A Short Guide on How to Love is an ambitious title for a blog, but there are essential elements of love that can truly fuel it. Here are the three key elements:
- Know that person’s life story.
- Listen to that person as unerringly as possible, as often as possible.
- Stand beside that person in the face of adversity.
One, two, three—love. Does it seem too good to be true? It isn’t. And it works for romantic love, for friends you love or for one’s children.
Know the Person’s Life Story
It’s impossible to love a person without knowing his or her life story. That’s because each of us is a narrative, with chapters reaching all the way back to childhood. The people and events that shape us become part of that narrative and, without knowing that history, no one can truly “love” the other person. We can certainly become interested in the other person, “taken with” the other person, even infatuated with the other person. But to love the other person, we must internalize that individual’s journey and, therefore, be a trustworthy custodian of his or her deepest feelings. And while knowing the high points of someone’s story is nice, true love requires knowing about the low points. Knowing—really knowing about a person’s pain–binds us most intimately to that person. It’s easy to read someone’s resume; it’s tougher and far more loving to metaphorically “read” the stories about when that person came up short, felt powerless or acted in ways he or she regrets. Why? Because those stories require us to embrace the whole of the other person. And being embraced wholly is the only way to feel truly loved.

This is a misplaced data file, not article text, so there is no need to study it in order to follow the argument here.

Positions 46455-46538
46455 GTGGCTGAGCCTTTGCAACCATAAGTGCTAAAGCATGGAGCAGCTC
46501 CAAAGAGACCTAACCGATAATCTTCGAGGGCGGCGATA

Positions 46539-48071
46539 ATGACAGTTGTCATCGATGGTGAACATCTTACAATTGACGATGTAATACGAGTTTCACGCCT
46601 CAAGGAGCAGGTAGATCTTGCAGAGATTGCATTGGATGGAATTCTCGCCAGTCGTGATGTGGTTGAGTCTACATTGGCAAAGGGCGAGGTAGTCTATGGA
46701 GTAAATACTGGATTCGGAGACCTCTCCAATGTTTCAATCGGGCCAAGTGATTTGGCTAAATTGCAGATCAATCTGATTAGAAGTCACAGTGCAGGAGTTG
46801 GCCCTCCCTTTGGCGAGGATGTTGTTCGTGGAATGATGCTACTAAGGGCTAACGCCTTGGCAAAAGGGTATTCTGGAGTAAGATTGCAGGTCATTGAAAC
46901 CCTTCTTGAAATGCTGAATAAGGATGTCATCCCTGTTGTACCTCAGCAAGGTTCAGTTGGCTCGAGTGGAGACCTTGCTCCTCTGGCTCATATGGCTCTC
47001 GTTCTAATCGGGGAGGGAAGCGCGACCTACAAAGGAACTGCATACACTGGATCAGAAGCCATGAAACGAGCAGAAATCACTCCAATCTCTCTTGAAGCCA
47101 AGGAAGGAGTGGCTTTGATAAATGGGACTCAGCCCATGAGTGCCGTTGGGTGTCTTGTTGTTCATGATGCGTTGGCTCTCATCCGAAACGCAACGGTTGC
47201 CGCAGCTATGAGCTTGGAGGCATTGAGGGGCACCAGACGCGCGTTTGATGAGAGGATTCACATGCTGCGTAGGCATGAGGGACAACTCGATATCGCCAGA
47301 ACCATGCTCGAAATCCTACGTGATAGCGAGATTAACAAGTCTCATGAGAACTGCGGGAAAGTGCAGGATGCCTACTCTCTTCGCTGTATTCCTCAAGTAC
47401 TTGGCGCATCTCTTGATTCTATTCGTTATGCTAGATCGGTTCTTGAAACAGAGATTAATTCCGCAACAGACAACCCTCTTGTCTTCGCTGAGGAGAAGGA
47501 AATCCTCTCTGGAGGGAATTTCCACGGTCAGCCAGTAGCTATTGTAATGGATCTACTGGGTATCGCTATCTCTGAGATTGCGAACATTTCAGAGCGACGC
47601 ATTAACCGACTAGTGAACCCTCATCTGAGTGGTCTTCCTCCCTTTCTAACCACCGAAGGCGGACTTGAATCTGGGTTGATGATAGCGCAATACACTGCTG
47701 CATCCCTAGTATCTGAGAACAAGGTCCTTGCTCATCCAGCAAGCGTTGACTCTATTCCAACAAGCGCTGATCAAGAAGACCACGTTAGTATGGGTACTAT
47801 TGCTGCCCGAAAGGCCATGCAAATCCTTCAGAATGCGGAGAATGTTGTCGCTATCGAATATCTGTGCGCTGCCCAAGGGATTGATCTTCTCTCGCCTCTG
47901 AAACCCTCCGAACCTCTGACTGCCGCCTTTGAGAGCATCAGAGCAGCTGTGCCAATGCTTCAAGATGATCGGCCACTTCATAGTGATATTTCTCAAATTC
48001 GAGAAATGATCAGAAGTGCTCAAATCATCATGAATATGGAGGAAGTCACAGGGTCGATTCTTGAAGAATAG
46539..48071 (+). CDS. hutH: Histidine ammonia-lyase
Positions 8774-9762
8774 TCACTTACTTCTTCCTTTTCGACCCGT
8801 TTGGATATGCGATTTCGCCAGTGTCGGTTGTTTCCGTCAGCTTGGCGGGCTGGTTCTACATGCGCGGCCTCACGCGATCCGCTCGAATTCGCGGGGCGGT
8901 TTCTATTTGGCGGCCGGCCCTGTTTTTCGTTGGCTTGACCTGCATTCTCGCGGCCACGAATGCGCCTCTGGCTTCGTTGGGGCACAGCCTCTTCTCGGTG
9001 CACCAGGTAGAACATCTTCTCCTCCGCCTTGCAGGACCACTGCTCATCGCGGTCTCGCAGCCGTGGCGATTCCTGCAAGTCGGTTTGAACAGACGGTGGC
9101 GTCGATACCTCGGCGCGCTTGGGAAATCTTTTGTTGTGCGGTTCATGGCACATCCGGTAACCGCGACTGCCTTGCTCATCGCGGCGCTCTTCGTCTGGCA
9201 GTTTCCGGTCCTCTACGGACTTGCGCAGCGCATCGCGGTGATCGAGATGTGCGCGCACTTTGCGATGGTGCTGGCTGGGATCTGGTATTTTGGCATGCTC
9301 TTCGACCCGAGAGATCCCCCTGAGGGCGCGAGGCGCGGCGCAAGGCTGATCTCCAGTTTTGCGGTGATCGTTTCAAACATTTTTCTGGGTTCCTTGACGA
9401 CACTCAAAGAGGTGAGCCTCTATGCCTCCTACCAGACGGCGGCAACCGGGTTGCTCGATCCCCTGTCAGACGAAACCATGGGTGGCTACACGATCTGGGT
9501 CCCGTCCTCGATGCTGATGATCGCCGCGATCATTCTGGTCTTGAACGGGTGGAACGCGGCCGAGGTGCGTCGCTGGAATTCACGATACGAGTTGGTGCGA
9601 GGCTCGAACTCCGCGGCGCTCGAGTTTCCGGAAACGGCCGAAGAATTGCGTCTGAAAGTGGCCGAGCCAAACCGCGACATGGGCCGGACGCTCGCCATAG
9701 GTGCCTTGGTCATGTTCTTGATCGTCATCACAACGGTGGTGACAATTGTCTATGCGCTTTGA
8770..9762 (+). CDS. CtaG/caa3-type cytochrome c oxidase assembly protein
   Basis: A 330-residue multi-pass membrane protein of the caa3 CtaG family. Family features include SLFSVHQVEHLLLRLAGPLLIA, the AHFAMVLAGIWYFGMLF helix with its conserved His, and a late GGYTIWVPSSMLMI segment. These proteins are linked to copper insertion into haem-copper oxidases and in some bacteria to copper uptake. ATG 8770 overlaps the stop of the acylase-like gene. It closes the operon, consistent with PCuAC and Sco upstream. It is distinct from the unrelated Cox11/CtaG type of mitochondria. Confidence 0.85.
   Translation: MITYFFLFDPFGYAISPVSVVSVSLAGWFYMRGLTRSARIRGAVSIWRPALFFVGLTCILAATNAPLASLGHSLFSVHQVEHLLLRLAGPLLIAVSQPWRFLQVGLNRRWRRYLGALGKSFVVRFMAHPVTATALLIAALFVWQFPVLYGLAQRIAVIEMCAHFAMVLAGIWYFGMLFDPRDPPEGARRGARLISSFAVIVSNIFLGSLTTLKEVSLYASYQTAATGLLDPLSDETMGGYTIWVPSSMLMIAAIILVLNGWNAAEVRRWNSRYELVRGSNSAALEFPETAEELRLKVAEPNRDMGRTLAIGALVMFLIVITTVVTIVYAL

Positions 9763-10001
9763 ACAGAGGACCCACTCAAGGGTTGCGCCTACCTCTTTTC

As the late and great author Leo Tolstoy wrote, “When you love someone you love the whole person just as he or she is, and not as you would like them to be.”
Listen to the Person
Steven Covey, author of The 7 Habits of Highly Effective People, said, “Most people do not listen with the intent to understand; they listen with the intent to reply.”
To love, you must really, really listen to the other person. That requires getting quiet and focusing, in order to reassure him or her that you’re invested in what she is thinking and feeling and saying. Human beings want and need to be heard, but it’s rare to truly be heard. And it feels—as it should—like love. When you’re really listening you’ll also be ready to ask the next meaningful question and the next one, rather than just settling for the initial, surface-level story you’re hearing. Those deeper levels of inquiry will allow you to empathize with what you are hearing. So, when you say, “I’m trying to understand the reasons you’ve not spoken to your sister for years, and something still feels like it’s missing. Do I have the whole story? If there’s more to it, I’m all ears.” People want and need to be coaxed to reveal the deeper levels of what they have lived through and are living through. The coaxing, when heartfelt, feels like love, because it is.
Stand Beside the Person in the Face of Adversity
Good times are gravy. Sharing them is part of the joy of life. And, let’s be honest, it’s easy, too. Sharing the really tough times is the way you love someone.
To paraphrase an anonymous quote I once read, True love means standing with the other person on good days and standing with him or her even closer on bad days, no matter what.
When you stand with a person against a crowd of detractors, you’re loving that person. When you show up when he or she is sick, you’re loving that person. When you note mistakes the person made in relationships or in business or in any other way, but also don’t take a single step away, you’re loving that person. Painful times are the times that offer your relationship the most potential power.
So . . . there you have it. Your Short Guide on How to Love. If it sounds easy, it isn’t. It’s not supposed to be. That’s part of the magic, too.
Dr. Keith Ablow
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